Sent to the Principal: Students Talk About Making High Schools Better

If you are a high school principal, your students want to have a word with you. They'd like to talk about those metal detectors, which suggest at the door that administrators expect teens to be armed. They'd like to explain how their course schedules seem to make assumptions about their futures, or how their clothing choices help them assert their cultural identities. They might simply want to have a conversation in which you recognize them by name. Eleven years ago WKCD writer Kathleen Cushman spent six months collecting perspectives on school leadership from 65 high school students nationwide. Their insights are as timely today as they were a decade ago.

Read excerpts of student comments. Flip through Sent to the Principal: Students Talk About Making High Schools Better (Next Generation Press, 2005)

WKCD's Summer Journeys for High School Students '16 (seventh edition)

International summer programs
that welcome high school students and combine volunteer work, cultural and language immersion. The emphasis here is on programs that put a premium on service.
Pre-collegiate programs on college or university campuses that offer special summer programs for high school students (e.g., in the arts, engineering, journalism)—some of which target females, minorities, and low-income students.
Summer camps for teens who are looking for an experience with an "edge"—from developing political leadership skills and tackling social justice issues to exploring our National Parks in an RV.

Short Workouts for Social-Emotional Learning | May 2016

Why do we worry so much about fitting in? What does this Ethiopian proverb mean: "When spider webs are woven together, they can tie up a lion." The May collection of WKCD's Short Workouts for Social-Emotional Learning includes quotes, questions, videos, and images with appropriate prompts. Each workout takes 10-15 minutes, making them a suitable bell ringer, warm up, or advisory activity. There is no formula for using them with students (just as there are no right or wrong answers). Mix them up and sprinkle them into your ongoing work, knowing that your students will embrace the chance to flex their social-emotional muscles.

May 2016 | April 2016 | March 2016 | February 2016 | January 2016 | December 2015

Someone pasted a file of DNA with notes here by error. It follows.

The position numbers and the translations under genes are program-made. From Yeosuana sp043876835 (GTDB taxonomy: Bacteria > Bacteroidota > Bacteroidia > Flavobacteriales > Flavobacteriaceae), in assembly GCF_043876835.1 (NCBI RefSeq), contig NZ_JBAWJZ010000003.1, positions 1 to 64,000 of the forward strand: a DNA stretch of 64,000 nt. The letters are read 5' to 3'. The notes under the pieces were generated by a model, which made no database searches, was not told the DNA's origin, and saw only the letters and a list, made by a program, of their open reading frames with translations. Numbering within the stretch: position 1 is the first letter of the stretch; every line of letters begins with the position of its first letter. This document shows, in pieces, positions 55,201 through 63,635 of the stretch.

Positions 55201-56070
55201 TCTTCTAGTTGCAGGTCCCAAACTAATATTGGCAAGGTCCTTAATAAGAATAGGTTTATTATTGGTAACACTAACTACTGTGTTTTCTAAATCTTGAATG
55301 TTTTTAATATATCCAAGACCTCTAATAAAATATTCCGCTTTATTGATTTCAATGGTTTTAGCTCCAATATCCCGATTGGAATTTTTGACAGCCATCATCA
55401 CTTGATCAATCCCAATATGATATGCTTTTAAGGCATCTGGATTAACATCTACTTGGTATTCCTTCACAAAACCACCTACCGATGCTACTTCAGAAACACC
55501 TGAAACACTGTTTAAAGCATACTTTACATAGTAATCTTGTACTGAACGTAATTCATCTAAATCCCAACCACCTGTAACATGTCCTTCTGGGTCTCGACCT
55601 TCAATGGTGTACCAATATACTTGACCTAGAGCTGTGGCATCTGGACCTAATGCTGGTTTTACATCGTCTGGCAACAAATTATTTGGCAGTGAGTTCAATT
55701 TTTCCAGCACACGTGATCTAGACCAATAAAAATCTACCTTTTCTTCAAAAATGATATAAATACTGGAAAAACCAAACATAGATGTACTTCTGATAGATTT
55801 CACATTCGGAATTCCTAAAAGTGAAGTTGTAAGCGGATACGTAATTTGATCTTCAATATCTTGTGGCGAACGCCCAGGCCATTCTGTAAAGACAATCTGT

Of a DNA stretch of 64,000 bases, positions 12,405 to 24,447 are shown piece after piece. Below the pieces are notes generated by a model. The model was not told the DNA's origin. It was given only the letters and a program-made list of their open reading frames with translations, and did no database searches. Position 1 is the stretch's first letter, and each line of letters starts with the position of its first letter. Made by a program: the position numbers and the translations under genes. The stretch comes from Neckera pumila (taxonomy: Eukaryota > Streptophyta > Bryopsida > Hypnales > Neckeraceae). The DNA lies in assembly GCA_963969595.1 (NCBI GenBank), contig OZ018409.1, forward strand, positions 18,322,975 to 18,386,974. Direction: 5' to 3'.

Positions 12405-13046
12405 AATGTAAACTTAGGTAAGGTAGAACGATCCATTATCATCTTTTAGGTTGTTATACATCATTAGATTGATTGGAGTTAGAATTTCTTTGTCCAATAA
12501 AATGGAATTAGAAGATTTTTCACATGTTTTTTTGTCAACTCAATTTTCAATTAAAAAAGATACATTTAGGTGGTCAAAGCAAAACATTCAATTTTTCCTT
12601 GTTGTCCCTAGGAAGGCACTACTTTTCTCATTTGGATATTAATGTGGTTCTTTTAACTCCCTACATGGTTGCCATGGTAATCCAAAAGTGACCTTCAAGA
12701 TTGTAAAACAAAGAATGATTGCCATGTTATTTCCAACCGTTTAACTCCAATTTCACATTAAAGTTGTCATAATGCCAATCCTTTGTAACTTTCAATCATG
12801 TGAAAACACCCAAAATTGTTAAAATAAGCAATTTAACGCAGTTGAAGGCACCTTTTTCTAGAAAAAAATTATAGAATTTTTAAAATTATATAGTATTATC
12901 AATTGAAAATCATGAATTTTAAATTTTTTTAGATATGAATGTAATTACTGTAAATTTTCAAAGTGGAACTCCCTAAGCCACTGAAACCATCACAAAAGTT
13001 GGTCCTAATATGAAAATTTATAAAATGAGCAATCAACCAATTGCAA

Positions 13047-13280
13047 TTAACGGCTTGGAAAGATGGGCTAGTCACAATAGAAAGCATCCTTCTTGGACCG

WKCD home page


In Our Village: NYC Elders Through the Eyes of Its Youth

How do stories awaken our conscience? How is history witnessed in the present? Diana di Rico, who teaches Global Literature at Baruch College Campus High School, recently asked her students these questions. They answered by interviewing, photographing, and creating word portraits of elderly citizens in their community. Their just-published book, which includes student insights about the project, offers a stunning model for how teachers can engage their students in cross-generational story telling. View the publication online.

Washington Monthly College Guide

Unlike U.S. News and World Report and similar guides, this one asks not what colleges can do for you, but what colleges are doing for the country. And Washington Monthly's annual list of "Best Bang for the Buck Colleges" offers a great list of schools that help non-wealthy students attain marketable degrees at affordable prices.

President Obama Reaffirms The Potential Of Boys Of Color

Young black and brown boys donít always see reaffirming messages in society that allow them to believe that they can grow up to become successful. Without this reassurance, their potential can be stifled. In this PSA which aired during the MTV Movie Awards, President Obama looks into the future of several young boys of color, introducing them as future directors, scholars, presidents, writers, among other esteemed titles and recipients of awards.

How to Fix the Criminal Justice System: A Student-Created Debate and Lesson Plan

In this Room-for-Debate-style lesson plan from the NY Times Learning Network, three students from across the United States take different perspectives on which aspect of the criminal justice system should be fixed first. Students might read the arguments and answer some of the discussion questions, and then, using the piece as a model and the related resources for additional ideas, create their own Room for Debate-style projects on issues that concern them.

Finding Identity in a New America

Mmachi Dimoriaku, is a senior at DreamYard Preparatory School in the South Bronx. She's a second generation immigrant from Nigeria and a passionate storyteller who uses performance to understand and share her many identities. Here, she talks with WNYC's John Hockenberry about life, school and expectations.

A Few Miles From San Bernardino, a Muslim Prom Queen Reigns

In the days after the December terrorist attack in San Bernardino, Calif., when pictures of the hijab-wearing suspect filled television screens and newspapers, Zarifeh Shalabi’s mother and aunts stayed at home.But this month, Zarifeh received the ultimate symbol of teenage acceptance: She was crowned prom queen after her non-Muslim friends campaigned for her by wearing hijabs in solidarity.


The Teenage Brain: Just an Adult Brain with Fewer Miles?